So, this last weekend I went to Florida for an audition at Mad Cow Theatre in Orlando. It was an enjoyable trip, but I do sorta get the vibe that the folks in the audition were sorta like, "Alright...you live in Decatur, GA. Are you planning on moving down here? No? Ok, you can go ahead and do your monologues, since you drove all this way." Now, I could be completely wrong, and maybe they'll want me for The Lion in Winter or Mackers or something, but, as with all auditions, I'm not holding my breath.
The main reason I'm doing a post about it, though, is because I saw a play when I was in Orlando that I have...mixed feelings about. The show was Reservoir Dogs, as produced by Greater Orlando Actors Theatre. Full disclosure...I didn't know anyone in this show, but the person I went with knew Mr. Blonde and Mr. Brown. Also, full disclosure, the first thing I thought of when she mentioned this to me was the section in "Waiting for Guffman" where they talk about staging "Backdraft." There were a lot of people who really enjoyed it, I think. I'm sure you can find some really solid reviews online. This isn't so much a review of the play itself, but...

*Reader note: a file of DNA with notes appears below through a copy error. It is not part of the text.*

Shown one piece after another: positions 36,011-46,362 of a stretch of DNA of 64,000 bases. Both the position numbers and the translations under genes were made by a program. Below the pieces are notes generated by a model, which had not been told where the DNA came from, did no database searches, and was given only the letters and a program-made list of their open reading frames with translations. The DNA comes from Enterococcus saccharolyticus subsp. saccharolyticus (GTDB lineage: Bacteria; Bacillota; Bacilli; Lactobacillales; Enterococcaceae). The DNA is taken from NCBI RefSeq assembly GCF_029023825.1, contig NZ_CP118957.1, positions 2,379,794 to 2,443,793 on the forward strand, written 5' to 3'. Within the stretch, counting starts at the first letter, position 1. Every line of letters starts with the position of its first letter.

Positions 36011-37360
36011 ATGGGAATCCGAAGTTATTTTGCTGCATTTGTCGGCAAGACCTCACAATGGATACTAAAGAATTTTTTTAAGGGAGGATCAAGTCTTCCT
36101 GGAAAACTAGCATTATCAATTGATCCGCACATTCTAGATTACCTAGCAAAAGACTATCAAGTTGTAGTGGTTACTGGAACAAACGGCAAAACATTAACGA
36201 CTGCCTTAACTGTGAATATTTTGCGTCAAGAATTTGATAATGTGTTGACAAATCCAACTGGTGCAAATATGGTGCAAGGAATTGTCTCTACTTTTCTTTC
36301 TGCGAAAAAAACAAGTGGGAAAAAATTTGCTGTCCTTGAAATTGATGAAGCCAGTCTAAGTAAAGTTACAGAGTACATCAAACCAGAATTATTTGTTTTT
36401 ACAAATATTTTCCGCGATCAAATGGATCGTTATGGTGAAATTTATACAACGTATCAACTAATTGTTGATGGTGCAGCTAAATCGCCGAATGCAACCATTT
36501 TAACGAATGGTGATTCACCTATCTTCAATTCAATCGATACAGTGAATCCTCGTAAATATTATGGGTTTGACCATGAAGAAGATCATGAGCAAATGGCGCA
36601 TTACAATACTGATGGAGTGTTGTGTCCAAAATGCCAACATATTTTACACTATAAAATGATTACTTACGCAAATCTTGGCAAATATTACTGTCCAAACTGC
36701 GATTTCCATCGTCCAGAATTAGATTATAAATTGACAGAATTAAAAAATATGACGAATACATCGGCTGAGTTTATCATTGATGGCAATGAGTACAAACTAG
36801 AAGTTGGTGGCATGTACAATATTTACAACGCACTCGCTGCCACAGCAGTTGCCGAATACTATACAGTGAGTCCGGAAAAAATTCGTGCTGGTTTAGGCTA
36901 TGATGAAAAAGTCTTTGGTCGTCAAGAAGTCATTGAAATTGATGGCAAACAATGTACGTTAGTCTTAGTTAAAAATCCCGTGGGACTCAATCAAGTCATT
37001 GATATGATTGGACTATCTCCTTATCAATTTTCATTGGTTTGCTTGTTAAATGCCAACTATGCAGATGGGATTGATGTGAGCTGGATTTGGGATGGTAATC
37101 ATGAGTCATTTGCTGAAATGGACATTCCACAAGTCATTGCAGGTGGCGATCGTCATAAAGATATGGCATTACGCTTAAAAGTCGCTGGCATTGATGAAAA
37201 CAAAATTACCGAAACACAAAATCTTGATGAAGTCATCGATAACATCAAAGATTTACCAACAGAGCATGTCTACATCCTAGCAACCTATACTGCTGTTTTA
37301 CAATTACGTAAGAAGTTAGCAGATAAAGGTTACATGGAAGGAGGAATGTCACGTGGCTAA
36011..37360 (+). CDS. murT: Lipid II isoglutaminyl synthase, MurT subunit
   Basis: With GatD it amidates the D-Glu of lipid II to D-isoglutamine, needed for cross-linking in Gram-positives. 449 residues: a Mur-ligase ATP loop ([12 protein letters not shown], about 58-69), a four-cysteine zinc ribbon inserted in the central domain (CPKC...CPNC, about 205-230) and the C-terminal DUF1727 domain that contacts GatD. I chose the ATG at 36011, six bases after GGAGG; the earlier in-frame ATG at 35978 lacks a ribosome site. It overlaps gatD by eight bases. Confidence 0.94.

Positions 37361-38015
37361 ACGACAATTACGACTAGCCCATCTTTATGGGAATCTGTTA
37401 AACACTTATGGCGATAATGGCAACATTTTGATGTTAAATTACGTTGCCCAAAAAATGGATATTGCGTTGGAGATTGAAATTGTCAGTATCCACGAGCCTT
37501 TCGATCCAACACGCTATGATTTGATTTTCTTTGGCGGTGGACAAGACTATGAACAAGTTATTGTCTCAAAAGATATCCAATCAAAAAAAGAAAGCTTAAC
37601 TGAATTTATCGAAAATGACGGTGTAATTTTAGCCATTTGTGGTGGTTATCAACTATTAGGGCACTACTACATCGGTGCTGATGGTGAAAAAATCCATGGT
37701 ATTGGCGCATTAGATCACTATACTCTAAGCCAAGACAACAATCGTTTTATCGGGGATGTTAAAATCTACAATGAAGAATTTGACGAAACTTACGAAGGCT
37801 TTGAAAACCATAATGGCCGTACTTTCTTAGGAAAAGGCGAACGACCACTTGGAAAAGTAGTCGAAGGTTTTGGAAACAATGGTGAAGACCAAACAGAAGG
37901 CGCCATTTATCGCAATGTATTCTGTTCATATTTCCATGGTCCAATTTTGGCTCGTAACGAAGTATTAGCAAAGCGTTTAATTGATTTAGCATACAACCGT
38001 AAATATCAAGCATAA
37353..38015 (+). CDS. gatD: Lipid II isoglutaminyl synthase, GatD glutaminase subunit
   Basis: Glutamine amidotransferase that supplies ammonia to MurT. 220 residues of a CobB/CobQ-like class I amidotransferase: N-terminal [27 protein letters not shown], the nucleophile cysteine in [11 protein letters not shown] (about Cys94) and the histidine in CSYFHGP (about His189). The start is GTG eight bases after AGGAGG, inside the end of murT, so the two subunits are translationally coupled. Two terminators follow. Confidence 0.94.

Now, on a sheer performance level, the show had highlights and lowlights. It was neither good enough to praise, nor bad enough to enjoyably eviscerate, so why am I commenting on it? Because, to my mind, it committed a cardinal sin of theatre. It was completely and utterly pointless. Everyone in that room has seen that movie. The group of actors that performed it for us would have been well served in another show where they wouldn't have had to do impressions of other actors. Not everyone did this, (Steve Hurst as Mr. Blonde was pretty solid, to my mind.) but there were some performances that were ripped right out of the film. No naming names, but they were pretty significant parts...
I just don't see the reasoning behind it. I mean, you have to strive to bring in a different demographic to stay relevant. I get that. But, if you ARE going to do Reservoir Dogs, don't be so dogmatic to the script. There are tricks that movies can get away with that theatre can't, and vice versa. So, for all of Mr. Orange's speech where he's telling the story about the drug bust that almost was, don't take it to a full blackout between parts of his story. Part of the joy is watching him grow in one, seamless stream. Also, just an idea, DO NOT USE FOOTAGE FROM THE MOVIE UNLESS YOUR GOAL IS TO MAKE PEOPLE LAUGH! I really can't stress that enough. I'm more than happy to watch a stage version of Reservoir Dogs, but give me something different... Give me a reason to come out to your theatre and watch it, as opposed to popping in the DVD. Cut it down, streamline it, make the audience a part of it, and I don't mean by spattering blood on them, pull every trick you've got in your bag to remind the people who are paying ticket price that this ISN'T a movie.
Don't just bark. Have a little bite.
Leaning In to Shakespeare Intensive for Teens
6 months ago